"In the 1890s Maher worked for Joseph Lyman Silsbee, one of Chicago’s most respected residential architects, along with other apprentice architects who would become well-known: Frank Lloyd Wright; George Elmslie, who like Wright would go on to work for Louis Sullivan, becoming Sullivan’s chief assistant; and Irving Gill, who would build modern, precast concrete houses in California. Historians often lump Maher in with the group of architects who became known as the 'Prairie School.'”
This is a misunderstanding of Maher’s work. While he shared an interest in making open floor pans, Maher’s work was far more symmetrically composed, quirkier and idiosyncratic. His interiors were influenced by Louis Sullivan’s decorative work.
Maher believed that the detail elements of each building should be internally consistent. He wrote about this in essays on his “motif rhythm theory,” which involved the selection of a single nature-based pattern to be carried out in all the decorative elements of a house. These were inspired by indigenous plants and appeared in wood carved panels, mantle pieces, stained glass windows and wall stenciling as well as in cast metal work such as custom door hardware and light fixtures. Maher also repeated specific geometric shapes throughout his work, such as segmental arches which he used over doorways, window openings and fireplaces, as well as in the design of custom furniture such as cabinetry and chairs. " Read the entire essay here.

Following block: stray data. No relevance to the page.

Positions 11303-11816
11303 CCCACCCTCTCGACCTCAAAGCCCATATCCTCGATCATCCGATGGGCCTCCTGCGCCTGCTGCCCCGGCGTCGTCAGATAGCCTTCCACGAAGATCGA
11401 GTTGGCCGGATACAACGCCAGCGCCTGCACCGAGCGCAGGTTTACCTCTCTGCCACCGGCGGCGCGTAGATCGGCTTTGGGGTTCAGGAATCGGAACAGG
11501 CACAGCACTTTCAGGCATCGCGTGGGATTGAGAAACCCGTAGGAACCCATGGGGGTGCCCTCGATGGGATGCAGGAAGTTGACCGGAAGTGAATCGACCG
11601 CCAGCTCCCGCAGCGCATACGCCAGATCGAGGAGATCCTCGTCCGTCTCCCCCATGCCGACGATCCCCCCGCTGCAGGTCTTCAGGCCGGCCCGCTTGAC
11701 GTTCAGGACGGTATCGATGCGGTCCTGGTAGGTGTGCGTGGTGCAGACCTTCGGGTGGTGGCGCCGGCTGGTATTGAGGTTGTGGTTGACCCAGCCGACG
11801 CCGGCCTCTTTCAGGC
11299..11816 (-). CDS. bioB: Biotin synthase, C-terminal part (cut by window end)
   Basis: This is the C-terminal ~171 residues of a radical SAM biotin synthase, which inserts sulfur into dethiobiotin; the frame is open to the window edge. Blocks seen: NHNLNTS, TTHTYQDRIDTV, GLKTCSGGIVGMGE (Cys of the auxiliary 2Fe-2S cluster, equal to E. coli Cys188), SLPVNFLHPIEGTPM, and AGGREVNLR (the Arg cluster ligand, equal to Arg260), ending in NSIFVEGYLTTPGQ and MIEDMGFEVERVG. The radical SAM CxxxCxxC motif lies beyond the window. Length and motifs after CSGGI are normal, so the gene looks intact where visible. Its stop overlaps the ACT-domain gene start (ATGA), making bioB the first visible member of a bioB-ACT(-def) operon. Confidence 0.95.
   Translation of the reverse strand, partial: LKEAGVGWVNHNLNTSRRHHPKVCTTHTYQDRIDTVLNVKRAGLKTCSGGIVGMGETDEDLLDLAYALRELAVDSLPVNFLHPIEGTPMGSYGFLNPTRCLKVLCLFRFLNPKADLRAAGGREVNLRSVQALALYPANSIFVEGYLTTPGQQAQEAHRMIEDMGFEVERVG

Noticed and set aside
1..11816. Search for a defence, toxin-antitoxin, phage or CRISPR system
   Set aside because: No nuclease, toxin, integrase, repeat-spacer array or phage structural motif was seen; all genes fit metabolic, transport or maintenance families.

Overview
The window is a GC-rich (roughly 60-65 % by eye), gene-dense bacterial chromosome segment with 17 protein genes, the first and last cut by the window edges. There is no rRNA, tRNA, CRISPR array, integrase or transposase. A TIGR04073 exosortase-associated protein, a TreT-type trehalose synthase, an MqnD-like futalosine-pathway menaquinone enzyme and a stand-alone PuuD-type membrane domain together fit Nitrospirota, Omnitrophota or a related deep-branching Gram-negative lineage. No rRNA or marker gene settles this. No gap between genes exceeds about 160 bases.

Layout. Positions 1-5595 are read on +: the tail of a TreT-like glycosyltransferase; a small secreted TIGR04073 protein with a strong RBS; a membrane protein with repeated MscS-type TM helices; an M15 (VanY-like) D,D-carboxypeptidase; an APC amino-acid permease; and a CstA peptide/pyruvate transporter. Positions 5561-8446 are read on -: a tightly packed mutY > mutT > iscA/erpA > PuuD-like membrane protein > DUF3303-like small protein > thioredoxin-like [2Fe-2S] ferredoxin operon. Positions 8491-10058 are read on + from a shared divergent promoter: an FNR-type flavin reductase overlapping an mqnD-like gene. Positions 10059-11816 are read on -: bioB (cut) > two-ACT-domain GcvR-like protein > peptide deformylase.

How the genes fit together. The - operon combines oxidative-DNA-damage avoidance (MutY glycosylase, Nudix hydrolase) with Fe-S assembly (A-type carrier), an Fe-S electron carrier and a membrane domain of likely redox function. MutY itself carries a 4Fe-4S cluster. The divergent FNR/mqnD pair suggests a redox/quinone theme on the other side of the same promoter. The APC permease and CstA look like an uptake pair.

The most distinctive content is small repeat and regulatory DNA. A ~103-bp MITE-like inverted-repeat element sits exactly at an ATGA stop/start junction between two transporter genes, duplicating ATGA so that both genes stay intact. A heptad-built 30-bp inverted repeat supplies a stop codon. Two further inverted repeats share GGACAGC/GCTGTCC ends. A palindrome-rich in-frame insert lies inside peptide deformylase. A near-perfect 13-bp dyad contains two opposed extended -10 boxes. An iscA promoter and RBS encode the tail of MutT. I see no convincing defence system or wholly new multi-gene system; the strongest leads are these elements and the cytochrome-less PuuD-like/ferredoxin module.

Join the Iowa Architectural Foundation (IAF) on April 2 for an in-person tour of two incredible historic buildings in Cedar Rapids, Iowa designed by famed Chicago architect, Louis Sullivan. Esteemed local historian, Mark Stoffer Hunter, will guide guests through St. Paul's United Methodist Church and The Peoples Savings Bank. The tour is from 2 to 3:45 p.m. Tickets are $20 and are available on Eventbrite.
The tours launch at the new Third Avenue entrance of St. Paul's Church, 1340 Third Ave. SE. Built in 1914, the church and neighboring house, where Sullivan resided while designing the building, offer a window into Sullivan's life late in his career. Stoffer Hunter will lead a tour of the outside, into the remodeled narthex and through the inspiring sanctuary.
Following the church tour, attendees will make their way to the Third Avenue entrance of The Peoples Savings Bank, 101 Third Ave. Built in 1911, the bank is known as the second of a number of small "jewel box" banks in the Midwest designed by Sullivan. Guests will be invited through the historic atrium, inside the amazing vault, and to visit the basement, a space rarely open to the public. More info here.
The School of Architecture is pleased to offer its Summer Immersion 2022 program for the second year in a row.
Over the course of 6 weeks (June 14 – July 25, 2022) the program will take place in Chicago and Wisconsin. Studio space for a series of design exercises led by TSOA faculty will be provided at the iconic architectural sites of Frank Lloyd Wright’s Wyoming Valley School in Spring Green and Mies van der Rohe’s Crown Hall at IIT. The TSOA Summer Immersion program will offer tours and events at a number of significant Frank Lloyd Wright buildings in Chicago and Wisconsin, as well as many other important cultural and architectural sites in the region. Included in the tours is exclusive access to privately-owned Wright homes that are not open to the public.
This program is open to adults of all ages who are interested in architecture and urbanism. A background in the field is not required. More info here.